On the other hand, as shown in figure4, taking the fitting parameter *γ*_{MV} = 1.4 and a doping dependent *ρ*_{0}, we predict the linear magnetoresistance as well as the corresponding slopes at the high field for La_{2-x }Sr_{x }CuO_{4}. Both the predicted magnitude and the doping dependence are consistent with data at *p* ⩾ 0.18. It is interesting to observe obvious deviations between predictions and the data when doping is less than the QCP (*p* = 0.19) [15], which represents an influence of superconducting fluctuations. As measured from the Nernst signal [47, 48], the upper critical field for an optimally doped sample is close to the working field (55T) for the measurement of *β*. As a result, the superconducting fluctuations persist, which result in a nonlinear *B*-dependence for *ρ* to amplify the measured *β*. However, the upper critical field decreases with increasing doping. Thus, samples with doping close to or higher than QCP are reliable for the verification of equation(16).

### 3.3.Validation for universal scattering coefficient

It would be important to determine the characteristic scattering coefficient *γ*_{0} and verify its universality, especially near the QCP. To show the possible doping and material dependence of scattering coefficients, we need to determine thermal and magnetic scattering coefficients from resistivity slopes with equations(15) and (16) for each sample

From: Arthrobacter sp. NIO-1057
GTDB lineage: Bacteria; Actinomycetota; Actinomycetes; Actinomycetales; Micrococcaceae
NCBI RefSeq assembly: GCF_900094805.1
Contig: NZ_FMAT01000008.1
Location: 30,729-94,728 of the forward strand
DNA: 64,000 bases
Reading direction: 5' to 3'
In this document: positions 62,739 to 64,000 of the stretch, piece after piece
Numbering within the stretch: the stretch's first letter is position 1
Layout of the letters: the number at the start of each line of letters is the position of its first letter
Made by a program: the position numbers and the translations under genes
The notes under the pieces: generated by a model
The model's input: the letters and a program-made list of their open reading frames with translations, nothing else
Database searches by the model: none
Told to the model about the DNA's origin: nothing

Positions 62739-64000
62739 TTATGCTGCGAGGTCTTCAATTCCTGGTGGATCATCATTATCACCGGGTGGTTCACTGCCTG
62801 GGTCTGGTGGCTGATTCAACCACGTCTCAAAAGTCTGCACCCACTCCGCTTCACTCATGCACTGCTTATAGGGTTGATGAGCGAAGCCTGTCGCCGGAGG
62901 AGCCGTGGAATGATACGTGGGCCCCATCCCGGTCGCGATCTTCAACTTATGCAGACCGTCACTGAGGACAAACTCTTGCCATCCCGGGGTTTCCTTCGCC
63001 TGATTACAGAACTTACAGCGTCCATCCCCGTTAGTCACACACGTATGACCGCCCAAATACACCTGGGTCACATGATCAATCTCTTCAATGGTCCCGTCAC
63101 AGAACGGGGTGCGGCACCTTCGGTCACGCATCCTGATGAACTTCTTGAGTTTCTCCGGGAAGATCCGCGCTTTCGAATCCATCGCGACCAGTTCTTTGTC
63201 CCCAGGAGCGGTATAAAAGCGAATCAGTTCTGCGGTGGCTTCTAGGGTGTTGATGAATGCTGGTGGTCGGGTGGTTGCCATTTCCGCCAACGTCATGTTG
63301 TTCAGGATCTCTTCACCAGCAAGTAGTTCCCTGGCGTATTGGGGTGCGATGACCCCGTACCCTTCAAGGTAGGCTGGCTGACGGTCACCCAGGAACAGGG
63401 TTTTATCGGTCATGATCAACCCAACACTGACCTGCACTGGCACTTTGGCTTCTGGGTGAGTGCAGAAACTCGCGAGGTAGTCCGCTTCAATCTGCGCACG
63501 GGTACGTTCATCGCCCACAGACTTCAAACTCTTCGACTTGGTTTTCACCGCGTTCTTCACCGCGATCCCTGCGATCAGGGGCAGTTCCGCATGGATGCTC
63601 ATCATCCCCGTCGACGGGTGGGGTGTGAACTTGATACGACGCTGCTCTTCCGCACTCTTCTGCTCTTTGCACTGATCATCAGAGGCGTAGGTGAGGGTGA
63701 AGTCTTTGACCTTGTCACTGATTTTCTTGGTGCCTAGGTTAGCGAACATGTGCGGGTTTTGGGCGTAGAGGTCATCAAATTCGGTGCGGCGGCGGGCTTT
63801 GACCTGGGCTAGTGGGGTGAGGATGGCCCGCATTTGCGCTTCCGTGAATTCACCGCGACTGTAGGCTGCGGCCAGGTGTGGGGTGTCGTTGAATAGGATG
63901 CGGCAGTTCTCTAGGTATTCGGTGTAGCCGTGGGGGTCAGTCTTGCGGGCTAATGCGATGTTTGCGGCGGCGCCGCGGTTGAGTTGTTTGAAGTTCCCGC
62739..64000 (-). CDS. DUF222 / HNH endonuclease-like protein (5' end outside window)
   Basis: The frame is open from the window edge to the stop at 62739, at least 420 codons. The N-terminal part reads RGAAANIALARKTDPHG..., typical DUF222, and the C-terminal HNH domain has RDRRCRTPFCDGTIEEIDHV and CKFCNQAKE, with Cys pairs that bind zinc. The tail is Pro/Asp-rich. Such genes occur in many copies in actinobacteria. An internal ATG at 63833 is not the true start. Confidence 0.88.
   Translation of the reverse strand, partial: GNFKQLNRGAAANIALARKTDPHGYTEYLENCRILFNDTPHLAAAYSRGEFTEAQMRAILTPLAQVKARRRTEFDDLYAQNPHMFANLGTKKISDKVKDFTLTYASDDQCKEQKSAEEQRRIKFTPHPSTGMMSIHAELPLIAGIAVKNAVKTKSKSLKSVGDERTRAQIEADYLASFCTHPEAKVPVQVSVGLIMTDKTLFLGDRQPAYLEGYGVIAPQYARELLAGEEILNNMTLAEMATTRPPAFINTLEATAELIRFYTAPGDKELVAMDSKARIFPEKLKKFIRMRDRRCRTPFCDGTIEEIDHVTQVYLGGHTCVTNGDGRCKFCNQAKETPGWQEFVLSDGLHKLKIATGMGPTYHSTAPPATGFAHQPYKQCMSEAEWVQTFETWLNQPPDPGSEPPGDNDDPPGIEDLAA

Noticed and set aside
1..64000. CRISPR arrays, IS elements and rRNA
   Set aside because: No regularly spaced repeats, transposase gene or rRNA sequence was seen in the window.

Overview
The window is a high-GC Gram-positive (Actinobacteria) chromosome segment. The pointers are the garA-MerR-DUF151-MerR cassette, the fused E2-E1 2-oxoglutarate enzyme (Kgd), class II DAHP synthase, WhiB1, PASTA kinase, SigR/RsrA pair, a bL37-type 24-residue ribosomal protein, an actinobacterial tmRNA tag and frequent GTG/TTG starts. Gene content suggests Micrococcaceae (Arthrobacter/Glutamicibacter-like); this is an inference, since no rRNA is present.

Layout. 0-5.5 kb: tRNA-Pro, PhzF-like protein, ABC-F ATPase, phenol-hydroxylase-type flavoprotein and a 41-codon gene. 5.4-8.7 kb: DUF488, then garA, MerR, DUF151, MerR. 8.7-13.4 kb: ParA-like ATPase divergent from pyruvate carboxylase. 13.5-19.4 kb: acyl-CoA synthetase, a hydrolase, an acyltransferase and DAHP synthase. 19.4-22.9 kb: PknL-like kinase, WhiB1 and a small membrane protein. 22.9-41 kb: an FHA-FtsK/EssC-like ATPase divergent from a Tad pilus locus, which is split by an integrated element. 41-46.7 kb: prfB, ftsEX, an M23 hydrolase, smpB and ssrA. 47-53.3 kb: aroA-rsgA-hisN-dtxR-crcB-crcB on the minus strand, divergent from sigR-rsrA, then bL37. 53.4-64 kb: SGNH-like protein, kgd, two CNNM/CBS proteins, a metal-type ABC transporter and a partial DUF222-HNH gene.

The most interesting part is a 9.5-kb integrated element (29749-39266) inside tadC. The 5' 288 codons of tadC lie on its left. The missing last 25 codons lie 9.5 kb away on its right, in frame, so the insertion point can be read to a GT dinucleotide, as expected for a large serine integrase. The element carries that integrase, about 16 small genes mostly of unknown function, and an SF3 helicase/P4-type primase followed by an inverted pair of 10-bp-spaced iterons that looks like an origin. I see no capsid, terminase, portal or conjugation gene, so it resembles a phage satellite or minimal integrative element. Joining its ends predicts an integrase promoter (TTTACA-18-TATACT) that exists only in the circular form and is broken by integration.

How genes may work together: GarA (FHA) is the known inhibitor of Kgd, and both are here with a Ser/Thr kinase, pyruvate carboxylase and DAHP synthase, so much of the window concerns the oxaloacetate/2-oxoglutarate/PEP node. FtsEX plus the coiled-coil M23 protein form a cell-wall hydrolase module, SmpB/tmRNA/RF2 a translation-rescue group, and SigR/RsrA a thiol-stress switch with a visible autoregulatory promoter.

According to equation(11), to determine *γ*_{0}, one needs to estimate angular momentum for the vortex. As discussed above, *L*_{v } = *ℏ* for the thermal vortex in any strange metal and the magnetic vortex in cuprates. Therefore, *γ*_{0} = *γ*_{TV} and *γ*_{0} = *γ*_{MV} for both kinds of vortices in cuprates. In figure5, both *γ*_{TV} and *γ*_{MV} for La_{2-x }S*r*_{x }CuO_{4} fluctuate around 1.7 near the pseudogap QCP at *x* = 0.19, revealing that *γ*_{0} is universal not only for various doping but also for both vortex types. These observations provide vital support to the remarkable similarity between magnetic and thermal vortices near the QCP, and the existence of the criticality in particular.

Furthermore, it is intriguing to question if *γ*_{0} is universal for iron-based HTSC near QCP. As discussed above, *L*_{v } = 4*ℏ* for the magnetic vortex in iron-based HTSC. Therefore, *γ*_{0} = *γ*_{TV} and *γ*_{0} = *γ*_{MV}/4 for the thermal vortex and the magnetic vortex, respectively. Indeed, the universality of *γ*_{0} is verified to be true for BaFe_{2}(As_{1-x }P_{x })_{2} near its antiferromagnetism QCP (*x*_{c } = 0.31), as shown in figure5, which further demonstrates the same type of quantum critical state in cuprates and iron-based HTSC. This is not fortuitous because these two materials have similar valence electrons at 3d orbitals and similar magnetic exchange couplings [49].

It would be interesting to verify the theory and the universality of the scattering coefficient for other compounds. In supplemental section1–3, we use the universal scattering coefficient *γ*_{0} = 1.7 ± 0.4 to predict the temperature and field slopes of resistivity for Bi_{2}Sr_{2}CaCu_{2}O_{8+δ}, YBa_{2}Cu_{4}O_{8,} and YBa_{2}Cu_{3}O_{y} close to the pseudogap QCP at *p*_{c } = 0.19, and find quantitative agreements in most samples (figures S1–S3). As shown in figure5, it is intriguing to find that the mean values of the scattering coefficient for 80% of 48 samples locates in the range of *γ*_{0} = 1.7 ± 0.4, supporting the universality of the scattering coefficient. As *γ*_{0} is close to *π*/2, we speculate that its nature may originate geometrically from circular motions on the conducting plane. Future studies should clarify the boundary for this universality, which would contribute to understanding universal versus specific features of strongly correlated materials.